I fear that our lust for lives like the sitcoms, or romantic comedies is helping make a world where common green is seen is so boring as to not be worth the time.  Hear this!  Special green only comes along once in a great while.  Take a picture.  Savor it.  But celebrate ‘normal’ too, because that’s where the real growth is happening.

 “Just a church?”  Every day I get stuff in my inboxes about the fastest growing churches, or the most incarnational churches, or the churches doing discipleship or being missional, and all of it makes the green of my own leadership appear downright boring by contrast.  We just show up together to bear witness to the fact that, because Jesus lives, everything’s different.  We do this by sharing life, studying the Word, and serving together to make God’s reign visible.  Lots of days look like yesterday.  Tomorrow?  Maybe similar.  It’s tempting to want to make big changes because we’re “just a tree.”  Maybe.  But there are many, many, days, weeks, months, when the best thing we can do is keep showing up, trusting that God’s changing churches the way he changes redwood trees: slowly, but inexorably growing so that they can be a beautiful blessing to others.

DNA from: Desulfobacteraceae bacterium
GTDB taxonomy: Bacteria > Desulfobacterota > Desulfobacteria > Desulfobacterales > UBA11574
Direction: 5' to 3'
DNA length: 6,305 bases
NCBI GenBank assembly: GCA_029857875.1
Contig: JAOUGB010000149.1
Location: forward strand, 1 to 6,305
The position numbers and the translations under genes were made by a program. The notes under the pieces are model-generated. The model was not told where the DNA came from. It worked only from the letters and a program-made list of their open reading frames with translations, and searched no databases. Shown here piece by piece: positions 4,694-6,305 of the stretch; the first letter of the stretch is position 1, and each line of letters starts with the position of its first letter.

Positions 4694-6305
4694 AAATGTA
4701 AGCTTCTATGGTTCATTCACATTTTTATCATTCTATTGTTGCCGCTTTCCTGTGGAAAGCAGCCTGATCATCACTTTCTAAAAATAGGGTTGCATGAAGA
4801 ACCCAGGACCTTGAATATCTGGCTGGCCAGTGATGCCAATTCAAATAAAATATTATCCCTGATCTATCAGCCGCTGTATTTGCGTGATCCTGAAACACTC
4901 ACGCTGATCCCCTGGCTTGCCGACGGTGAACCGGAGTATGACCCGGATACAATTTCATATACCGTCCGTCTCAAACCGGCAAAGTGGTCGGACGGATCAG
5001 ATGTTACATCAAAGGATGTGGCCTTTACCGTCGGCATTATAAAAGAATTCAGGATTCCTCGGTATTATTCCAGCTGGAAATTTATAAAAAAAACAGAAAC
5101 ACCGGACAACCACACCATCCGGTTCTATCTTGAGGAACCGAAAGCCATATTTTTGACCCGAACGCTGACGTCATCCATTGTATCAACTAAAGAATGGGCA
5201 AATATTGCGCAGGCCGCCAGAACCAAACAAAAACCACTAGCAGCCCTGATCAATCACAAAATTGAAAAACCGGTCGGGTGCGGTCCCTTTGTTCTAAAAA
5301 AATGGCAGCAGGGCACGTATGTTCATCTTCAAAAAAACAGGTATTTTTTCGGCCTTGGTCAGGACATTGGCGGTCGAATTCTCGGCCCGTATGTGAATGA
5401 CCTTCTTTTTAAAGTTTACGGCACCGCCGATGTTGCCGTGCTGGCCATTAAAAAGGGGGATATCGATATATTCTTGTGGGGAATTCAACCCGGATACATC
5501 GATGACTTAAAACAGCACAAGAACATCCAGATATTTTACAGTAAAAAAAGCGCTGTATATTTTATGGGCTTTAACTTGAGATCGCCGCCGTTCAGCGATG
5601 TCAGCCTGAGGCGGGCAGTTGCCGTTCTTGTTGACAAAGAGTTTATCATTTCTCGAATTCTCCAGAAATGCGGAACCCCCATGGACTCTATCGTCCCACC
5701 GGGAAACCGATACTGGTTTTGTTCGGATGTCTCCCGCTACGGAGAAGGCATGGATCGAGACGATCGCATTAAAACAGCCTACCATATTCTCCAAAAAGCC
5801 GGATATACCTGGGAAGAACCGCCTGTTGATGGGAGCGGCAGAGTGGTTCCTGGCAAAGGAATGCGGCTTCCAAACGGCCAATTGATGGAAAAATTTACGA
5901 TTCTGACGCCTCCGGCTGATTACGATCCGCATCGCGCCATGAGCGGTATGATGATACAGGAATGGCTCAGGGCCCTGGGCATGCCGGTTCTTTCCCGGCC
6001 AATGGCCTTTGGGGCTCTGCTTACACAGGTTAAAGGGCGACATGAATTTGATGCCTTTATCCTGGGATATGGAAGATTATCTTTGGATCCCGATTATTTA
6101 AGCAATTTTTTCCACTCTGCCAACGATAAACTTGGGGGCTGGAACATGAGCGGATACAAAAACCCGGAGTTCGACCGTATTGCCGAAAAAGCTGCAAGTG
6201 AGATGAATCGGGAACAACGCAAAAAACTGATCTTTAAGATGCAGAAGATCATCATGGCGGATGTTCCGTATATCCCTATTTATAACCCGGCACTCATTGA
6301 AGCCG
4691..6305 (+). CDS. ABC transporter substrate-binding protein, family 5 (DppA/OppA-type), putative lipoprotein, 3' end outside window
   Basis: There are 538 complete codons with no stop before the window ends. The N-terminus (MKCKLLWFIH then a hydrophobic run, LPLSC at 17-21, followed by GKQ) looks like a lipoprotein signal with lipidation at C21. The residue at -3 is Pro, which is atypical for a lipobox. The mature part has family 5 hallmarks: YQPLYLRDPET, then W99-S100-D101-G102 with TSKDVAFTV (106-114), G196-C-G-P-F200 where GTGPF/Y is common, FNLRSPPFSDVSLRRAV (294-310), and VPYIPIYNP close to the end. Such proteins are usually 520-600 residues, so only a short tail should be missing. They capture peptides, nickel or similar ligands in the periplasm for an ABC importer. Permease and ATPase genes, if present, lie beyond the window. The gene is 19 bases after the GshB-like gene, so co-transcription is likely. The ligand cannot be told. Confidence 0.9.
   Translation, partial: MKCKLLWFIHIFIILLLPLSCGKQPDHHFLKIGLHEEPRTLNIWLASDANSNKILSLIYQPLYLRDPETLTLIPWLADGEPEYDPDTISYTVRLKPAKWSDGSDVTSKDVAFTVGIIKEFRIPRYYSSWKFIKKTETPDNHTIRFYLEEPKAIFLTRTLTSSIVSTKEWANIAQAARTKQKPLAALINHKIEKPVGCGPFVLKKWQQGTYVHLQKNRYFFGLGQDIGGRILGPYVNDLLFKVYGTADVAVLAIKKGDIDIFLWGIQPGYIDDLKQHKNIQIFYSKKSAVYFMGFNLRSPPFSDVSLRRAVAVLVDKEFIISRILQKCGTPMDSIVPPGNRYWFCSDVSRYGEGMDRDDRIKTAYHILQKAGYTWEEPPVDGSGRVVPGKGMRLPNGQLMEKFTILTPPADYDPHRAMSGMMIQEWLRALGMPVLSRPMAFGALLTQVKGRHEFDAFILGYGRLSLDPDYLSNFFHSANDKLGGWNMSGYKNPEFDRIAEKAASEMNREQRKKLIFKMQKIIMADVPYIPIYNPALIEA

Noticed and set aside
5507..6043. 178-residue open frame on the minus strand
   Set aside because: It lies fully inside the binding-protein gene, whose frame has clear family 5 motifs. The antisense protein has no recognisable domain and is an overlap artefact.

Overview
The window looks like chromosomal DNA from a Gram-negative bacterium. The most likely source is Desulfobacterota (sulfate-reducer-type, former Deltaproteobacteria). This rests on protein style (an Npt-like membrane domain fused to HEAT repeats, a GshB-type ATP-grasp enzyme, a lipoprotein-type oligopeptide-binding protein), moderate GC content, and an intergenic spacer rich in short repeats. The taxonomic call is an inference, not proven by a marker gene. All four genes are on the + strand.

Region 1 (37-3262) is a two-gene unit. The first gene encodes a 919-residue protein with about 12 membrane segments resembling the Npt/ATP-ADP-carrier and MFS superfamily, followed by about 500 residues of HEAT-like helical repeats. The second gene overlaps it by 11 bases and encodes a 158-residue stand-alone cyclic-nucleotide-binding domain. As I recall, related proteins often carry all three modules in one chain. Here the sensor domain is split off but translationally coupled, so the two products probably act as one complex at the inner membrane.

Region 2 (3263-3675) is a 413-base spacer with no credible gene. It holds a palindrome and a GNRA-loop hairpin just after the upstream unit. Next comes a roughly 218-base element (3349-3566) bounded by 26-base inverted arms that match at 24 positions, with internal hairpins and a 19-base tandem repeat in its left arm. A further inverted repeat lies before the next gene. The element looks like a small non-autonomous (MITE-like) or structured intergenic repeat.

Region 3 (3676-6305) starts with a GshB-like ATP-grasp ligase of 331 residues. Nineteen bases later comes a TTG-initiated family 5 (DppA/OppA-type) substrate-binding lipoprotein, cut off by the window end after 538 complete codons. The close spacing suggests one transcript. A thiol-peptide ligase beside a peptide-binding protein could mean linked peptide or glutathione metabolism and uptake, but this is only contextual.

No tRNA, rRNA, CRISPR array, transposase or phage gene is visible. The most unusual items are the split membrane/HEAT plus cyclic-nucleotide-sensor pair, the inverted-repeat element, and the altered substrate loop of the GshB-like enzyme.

That was my morning:  the worlds of science, Bible, church vision, and what it means to live faithfully, all blended into a seamless cloth during coffee with God.  I wanted to share it with you…even though it’s the weekend.  Cheers!

BLOG TOUR UPDATE:  Because The Colors of Hope has just come out, a few folks are writing about it.

Nathan Sovonske posted a review on Amazon, and he’s got a great blog, with the same review, here.

Tim Thurman posted the book trailer on his blog, which can be found here.

As I shared earlier in the week, I’m convinced that, in our time of polarized politics and theology, the message from “Colors” is vitally important.  Thanks for your help in getting the word out.

About Richard Dahlstrom